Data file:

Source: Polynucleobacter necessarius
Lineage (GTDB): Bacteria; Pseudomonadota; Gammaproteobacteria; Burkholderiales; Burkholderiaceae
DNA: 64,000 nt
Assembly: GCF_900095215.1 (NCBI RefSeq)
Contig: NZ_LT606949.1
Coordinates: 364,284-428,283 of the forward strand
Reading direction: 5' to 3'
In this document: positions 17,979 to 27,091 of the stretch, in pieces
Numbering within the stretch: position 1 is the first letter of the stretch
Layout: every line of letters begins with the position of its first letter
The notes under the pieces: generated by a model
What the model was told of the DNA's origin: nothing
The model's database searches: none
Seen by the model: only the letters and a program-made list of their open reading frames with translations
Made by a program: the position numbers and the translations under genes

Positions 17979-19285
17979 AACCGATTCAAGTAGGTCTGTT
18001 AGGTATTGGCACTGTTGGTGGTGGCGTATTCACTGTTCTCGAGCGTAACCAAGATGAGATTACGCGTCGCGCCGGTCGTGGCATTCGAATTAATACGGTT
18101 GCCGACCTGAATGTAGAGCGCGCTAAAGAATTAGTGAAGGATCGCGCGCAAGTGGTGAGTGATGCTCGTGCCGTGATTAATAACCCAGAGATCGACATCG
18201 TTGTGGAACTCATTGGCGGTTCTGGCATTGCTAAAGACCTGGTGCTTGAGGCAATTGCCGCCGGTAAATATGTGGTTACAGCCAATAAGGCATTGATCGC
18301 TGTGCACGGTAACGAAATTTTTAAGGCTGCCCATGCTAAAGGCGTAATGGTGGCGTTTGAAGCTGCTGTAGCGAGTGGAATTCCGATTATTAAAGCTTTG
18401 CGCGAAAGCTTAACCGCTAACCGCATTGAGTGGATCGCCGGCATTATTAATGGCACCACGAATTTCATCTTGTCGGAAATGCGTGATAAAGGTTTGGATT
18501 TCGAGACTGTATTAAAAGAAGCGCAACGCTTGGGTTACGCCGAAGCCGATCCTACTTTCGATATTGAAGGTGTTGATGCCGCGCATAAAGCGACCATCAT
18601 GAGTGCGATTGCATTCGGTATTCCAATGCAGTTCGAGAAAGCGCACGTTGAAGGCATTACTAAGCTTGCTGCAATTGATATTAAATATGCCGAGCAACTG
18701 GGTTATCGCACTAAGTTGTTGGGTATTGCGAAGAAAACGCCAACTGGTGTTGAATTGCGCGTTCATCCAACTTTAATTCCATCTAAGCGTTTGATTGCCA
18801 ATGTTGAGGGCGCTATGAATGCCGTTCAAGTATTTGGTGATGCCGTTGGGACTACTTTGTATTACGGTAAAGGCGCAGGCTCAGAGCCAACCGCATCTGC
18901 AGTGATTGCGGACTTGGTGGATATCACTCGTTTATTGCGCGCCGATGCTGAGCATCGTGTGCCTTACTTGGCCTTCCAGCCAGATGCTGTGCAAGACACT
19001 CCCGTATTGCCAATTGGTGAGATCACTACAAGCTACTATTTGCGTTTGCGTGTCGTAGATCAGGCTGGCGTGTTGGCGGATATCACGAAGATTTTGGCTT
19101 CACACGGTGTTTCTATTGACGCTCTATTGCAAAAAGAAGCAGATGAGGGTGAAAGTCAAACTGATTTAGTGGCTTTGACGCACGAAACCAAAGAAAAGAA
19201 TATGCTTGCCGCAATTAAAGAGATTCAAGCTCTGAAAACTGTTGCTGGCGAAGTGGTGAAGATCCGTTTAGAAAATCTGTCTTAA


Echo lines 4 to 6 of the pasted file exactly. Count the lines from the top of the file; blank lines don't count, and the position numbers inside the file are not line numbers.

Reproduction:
Assembly: GCF_900095215.1 (NCBI RefSeq)
Contig: NZ_LT606949.1
Coordinates: 364,284-428,283 of the forward strand